The Simple Beauty of Flapper Fashion

Louise Brooks Flapper Fashion Icon
Flapper Fashion Icon: Louise Brooks

If you're like most people, flappers, gangsters, and jazz are the first things that come to mind when think about the 1920s.

The 1920s are remembered for their unique vibrancy, and an unmistakable love of life.

Life imitates art. . . yet in the 20's fashion tends to imitate life--nowhere is this more apparent than in flapper fashions.

The nightlife of the Jazz Age, with the wild dances like the Charleston, and the vibrancy of jazz music, fashion morphed into a stylish blend of design, beauty, and practicality.

The wonderful beaded flapper dresses allowed women to move freely while dancing and exposed her body in an alluring (and to some people immoral) way.

Flapper dresses were integral to the spectacle of the dance: arms, skirts, legs, and fabric all moving at once in a whir of activity and vitality.

Flappers could really move. . .

Fashion, music, and attitude blending together perfectly!

The music, movies, and books of the 1920's all demonstrate that America had sex on the brain.

The quintessential celebrity of the Jazz Age, Louise Brooks, pretty much summed up flapper attitudes when she said: "I like to drink and f*ck."

The favorite songs of the day were not as brash as Brooks, but certainly suggest the same preoccupation with sex: Hot Lips, I Need Lovin', and Nursing Kisses.

The New Yorker author, gadfly, and fair-weather flapper, Lois Long, had the same opinion as Brooks, "Tomorrow we may die, so let's get drunk and make love."

Flapper Fashion: Doing the Charleston
Flappers Doing The Charleston

Flapper fashion owes as much to the behaviors and attitudes of the women wearing them as the style of the clothes themselves.

What beautiful clothes they are: simple, sexy, and modern. They really don't look like what you imagine your grandma's outfits to look.

Flapper dresses and flapper jewelry go together like a hand and glove. . . short hemlines, slave bracelets, and bobbed hair, the flapper continues to reflect the liberated and fashion forward woman of today.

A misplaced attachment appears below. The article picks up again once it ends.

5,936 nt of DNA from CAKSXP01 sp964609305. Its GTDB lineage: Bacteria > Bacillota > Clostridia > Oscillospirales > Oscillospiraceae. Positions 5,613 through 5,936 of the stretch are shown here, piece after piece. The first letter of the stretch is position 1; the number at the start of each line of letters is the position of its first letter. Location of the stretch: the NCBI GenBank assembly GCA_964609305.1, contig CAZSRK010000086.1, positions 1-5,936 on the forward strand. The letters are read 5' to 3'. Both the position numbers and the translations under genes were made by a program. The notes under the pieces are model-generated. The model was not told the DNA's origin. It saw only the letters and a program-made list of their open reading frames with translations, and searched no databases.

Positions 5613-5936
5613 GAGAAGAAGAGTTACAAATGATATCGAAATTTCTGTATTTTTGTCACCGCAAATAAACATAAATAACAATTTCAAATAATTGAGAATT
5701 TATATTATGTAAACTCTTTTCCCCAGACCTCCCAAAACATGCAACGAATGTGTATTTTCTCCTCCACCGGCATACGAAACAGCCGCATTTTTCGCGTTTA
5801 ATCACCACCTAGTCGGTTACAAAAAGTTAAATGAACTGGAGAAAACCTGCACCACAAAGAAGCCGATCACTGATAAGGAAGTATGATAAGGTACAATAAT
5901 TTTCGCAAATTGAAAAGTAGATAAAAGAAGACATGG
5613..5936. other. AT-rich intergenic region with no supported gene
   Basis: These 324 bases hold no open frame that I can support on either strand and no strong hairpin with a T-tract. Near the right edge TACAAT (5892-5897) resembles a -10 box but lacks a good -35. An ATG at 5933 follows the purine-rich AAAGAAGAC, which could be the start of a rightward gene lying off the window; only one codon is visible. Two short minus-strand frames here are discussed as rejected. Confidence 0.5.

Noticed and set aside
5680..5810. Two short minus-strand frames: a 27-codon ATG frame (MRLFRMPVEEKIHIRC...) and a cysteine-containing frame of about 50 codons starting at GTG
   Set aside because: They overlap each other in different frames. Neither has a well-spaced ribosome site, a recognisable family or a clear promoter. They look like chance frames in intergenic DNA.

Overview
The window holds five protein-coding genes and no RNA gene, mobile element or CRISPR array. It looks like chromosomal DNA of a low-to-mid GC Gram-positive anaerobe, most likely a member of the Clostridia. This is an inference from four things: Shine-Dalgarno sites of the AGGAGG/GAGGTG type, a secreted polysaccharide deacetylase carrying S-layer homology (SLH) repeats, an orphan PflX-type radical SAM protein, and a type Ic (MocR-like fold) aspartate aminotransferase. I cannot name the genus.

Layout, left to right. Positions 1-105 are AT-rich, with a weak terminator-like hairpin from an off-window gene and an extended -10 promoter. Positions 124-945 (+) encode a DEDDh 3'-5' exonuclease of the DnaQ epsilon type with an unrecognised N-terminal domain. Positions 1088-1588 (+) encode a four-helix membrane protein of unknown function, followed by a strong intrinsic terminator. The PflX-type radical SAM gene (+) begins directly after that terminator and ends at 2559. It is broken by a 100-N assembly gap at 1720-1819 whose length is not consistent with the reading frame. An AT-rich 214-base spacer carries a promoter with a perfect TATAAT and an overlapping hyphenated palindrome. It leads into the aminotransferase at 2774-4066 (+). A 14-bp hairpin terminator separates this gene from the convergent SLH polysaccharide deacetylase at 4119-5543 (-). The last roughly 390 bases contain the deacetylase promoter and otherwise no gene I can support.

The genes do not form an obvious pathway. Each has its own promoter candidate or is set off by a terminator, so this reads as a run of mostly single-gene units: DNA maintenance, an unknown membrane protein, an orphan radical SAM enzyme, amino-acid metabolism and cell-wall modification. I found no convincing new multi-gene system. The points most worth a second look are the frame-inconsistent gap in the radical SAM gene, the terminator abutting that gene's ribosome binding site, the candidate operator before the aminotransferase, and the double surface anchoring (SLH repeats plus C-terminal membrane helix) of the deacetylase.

The famous song during the 1920's goes. . . She's a highly energetic, undissuadable, magnetic, peripatetic, athletic kind of girl.

The 1920s flapper cut a beautiful silhouette!

Flapper fashion captured in 1920's advertisement

Marked by a beautiful blend of grace and simplicity, flapper fashion made the most of a stripped down style and made fashion modern for a rapidly evolving society.

Flapper dresses used the new attitudes and standards of the modern woman to carve out it's own niche in the fashion world.

Coco Chanel, Paul Poiret, and other visionary fashion designers had pivotal roles in defining the flapper style.

Poiret made his mark by ridding modern fashion of the corset, Vionette made hers with the intricate cutting techniques, while Chanel simply redefined fashion.

Chanel's designs were never extravagant or overdone.

They took a new look at what it meant to be a woman in the modern world and built a brand new fashion around it. Her dresses were made for "flappers" because they allowed a woman to move, wouldn't fall apart when she danced, and were as appropriate for the outdoors as the indoors.

Both modern and flapper fashion owe a lot to the vision of Coco Chanel.

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